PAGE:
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Charity does not begin in Russia

By Josef  Omorotionmwan
Even before the Nigerian civil war, my father had always advised that if anyone offended us, we should resist the temptation to invite a soldier to fight for us, maintaining that if we invited a soldier to fight for us, he would beat up all those we wanted beaten up but when there were no more people to beat, he would pounce on us.

In the beginning, some people might have applauded the Niger Delta militants when they were dealing with the expatriates of the major oil companies. Such people changed gear when foreigners were no longer readily available for abduction and anyone in sight became prey.

It soon became clear that habits once formed could hardly be unlearned. No amount of bleaching can turn the pig’s nose white anymore; thus re-emphasizing the strong belief that even when the taxi driver becomes a state governor, when he is passing by the motor park, he still beeps the horn several times as if to suggest that passengers should be gathered for him.

Our eyes are gradually opening up to the fact that whoever sows violence will reap violence and anyone who thinks he can escape violence by merely wishing it away is wasting time. Violence will be waiting for him at the point of arrival. You cannot be granting amnesty for lawlessness and violence and think you have solved a problem permanently. The problem will resurface where you least expect it.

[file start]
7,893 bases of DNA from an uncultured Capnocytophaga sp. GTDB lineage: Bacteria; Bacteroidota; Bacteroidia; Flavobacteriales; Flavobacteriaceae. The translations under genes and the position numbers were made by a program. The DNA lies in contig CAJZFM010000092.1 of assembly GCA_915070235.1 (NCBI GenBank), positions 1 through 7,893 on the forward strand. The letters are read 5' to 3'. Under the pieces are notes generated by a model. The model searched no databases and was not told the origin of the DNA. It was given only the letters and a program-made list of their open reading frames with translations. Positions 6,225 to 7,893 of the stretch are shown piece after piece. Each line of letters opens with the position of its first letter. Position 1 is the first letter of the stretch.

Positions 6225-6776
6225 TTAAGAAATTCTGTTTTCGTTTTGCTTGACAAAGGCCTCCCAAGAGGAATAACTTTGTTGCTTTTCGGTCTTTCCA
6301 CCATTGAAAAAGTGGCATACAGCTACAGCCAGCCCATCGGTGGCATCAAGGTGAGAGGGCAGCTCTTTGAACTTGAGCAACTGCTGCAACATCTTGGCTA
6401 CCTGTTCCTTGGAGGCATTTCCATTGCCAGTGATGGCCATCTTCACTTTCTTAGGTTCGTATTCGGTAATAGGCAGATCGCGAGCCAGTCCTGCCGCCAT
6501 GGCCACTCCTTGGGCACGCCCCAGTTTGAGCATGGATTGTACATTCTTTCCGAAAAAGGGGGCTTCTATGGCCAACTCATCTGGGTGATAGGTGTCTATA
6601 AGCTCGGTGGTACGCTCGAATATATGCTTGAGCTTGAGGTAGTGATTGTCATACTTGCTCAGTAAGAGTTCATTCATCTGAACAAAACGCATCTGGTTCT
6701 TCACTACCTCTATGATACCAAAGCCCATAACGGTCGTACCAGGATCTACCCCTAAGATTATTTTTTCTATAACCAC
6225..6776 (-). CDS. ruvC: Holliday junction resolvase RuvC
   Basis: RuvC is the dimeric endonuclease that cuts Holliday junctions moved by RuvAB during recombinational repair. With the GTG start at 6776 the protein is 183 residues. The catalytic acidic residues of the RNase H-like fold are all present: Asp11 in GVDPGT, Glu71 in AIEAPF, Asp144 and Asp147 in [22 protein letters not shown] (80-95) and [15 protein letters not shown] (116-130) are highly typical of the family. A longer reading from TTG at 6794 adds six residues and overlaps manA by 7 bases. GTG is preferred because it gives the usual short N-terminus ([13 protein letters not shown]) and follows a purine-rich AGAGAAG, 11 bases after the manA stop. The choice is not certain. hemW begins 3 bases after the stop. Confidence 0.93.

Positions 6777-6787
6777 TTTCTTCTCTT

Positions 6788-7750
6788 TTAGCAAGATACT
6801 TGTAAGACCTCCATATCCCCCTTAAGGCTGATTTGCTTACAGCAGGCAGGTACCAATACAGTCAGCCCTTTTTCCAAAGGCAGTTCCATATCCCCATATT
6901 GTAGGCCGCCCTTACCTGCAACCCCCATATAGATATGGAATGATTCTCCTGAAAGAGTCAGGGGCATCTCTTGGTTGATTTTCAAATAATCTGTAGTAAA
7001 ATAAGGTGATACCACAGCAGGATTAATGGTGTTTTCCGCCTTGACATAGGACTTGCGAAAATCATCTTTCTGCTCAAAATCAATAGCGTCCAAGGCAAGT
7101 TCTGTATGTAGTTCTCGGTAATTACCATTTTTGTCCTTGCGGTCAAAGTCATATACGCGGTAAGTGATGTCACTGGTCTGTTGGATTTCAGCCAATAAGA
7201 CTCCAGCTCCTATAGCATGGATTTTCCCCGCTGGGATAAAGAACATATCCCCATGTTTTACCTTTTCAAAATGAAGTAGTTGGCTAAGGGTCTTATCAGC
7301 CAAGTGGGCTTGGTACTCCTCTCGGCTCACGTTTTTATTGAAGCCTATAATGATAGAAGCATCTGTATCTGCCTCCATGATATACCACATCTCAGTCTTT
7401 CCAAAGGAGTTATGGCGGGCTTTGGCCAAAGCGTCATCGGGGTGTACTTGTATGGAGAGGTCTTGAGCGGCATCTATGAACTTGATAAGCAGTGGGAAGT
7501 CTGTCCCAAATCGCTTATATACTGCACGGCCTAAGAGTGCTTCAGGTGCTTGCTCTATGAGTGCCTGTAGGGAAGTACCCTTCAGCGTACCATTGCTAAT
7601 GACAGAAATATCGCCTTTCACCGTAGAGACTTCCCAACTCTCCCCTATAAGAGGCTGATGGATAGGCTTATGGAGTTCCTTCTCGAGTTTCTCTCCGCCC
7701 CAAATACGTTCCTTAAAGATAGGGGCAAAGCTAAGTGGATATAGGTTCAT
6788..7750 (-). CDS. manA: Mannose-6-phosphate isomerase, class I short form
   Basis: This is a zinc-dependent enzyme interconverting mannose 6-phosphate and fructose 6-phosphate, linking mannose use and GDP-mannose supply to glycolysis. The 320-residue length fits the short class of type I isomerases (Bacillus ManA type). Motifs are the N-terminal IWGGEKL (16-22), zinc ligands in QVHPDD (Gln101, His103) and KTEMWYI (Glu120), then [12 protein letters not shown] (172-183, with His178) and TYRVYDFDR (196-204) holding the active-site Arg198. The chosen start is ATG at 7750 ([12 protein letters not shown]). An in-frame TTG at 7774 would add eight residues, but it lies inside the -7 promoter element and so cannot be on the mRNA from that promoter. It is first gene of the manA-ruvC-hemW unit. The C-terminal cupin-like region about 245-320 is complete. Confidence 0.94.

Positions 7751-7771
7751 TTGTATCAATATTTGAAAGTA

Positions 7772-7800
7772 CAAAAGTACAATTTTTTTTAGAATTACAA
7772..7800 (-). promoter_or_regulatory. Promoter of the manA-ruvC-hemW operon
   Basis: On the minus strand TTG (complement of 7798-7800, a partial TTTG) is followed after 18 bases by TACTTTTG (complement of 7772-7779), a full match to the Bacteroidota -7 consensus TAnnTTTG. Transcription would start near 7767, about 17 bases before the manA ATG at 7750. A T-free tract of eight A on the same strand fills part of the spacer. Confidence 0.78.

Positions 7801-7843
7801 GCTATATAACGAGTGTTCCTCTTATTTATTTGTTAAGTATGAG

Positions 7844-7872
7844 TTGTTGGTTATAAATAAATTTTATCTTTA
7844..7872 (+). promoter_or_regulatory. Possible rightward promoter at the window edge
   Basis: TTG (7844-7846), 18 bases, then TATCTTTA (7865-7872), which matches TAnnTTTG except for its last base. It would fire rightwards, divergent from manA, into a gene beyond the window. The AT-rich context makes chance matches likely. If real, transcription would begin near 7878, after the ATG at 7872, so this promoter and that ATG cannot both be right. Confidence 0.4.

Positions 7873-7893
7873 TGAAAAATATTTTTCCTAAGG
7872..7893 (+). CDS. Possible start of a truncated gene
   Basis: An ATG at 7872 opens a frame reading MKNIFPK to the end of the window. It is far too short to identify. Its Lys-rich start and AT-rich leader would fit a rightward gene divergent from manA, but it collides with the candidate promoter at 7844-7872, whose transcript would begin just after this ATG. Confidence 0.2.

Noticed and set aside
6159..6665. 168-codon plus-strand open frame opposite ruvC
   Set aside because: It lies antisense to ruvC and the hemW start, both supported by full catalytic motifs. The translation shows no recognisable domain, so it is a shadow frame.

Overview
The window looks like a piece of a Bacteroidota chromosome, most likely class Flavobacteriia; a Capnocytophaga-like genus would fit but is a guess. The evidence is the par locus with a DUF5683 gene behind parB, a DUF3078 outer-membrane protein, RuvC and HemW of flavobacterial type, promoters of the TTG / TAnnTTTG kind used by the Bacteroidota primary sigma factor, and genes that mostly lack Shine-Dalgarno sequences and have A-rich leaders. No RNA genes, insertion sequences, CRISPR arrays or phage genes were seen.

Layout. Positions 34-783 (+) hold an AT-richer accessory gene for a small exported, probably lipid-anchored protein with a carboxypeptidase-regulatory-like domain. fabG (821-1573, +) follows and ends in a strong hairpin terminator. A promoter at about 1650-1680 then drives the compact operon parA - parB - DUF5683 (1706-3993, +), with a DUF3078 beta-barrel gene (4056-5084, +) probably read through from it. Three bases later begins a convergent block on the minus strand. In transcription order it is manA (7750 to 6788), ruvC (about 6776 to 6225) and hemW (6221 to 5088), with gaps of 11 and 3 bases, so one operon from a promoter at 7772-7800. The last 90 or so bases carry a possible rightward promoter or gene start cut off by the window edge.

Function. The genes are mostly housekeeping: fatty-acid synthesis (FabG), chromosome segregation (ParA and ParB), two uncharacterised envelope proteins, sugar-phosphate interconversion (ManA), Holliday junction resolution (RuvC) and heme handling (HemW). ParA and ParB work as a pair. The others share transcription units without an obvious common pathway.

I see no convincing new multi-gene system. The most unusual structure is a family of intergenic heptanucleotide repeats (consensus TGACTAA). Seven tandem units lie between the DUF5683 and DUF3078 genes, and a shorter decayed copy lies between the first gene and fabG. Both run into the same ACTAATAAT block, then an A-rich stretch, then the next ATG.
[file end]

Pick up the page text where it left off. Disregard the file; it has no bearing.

Today’s piece takes us to faraway Moscow, Russia, where on the eve of Nigeria’s 53rd Independence Anniversary, some 16 Niger Delta students went on rampage at the Nigerian Embassy to protest the non-remittance of their allowances. Nigeria still had the effrontery to complain that the students were creating image problems for her, when in the first place, protests have become a way of life back home in Nigeria and moreso, the so-called students were products of, and beneficiaries from, crude protests.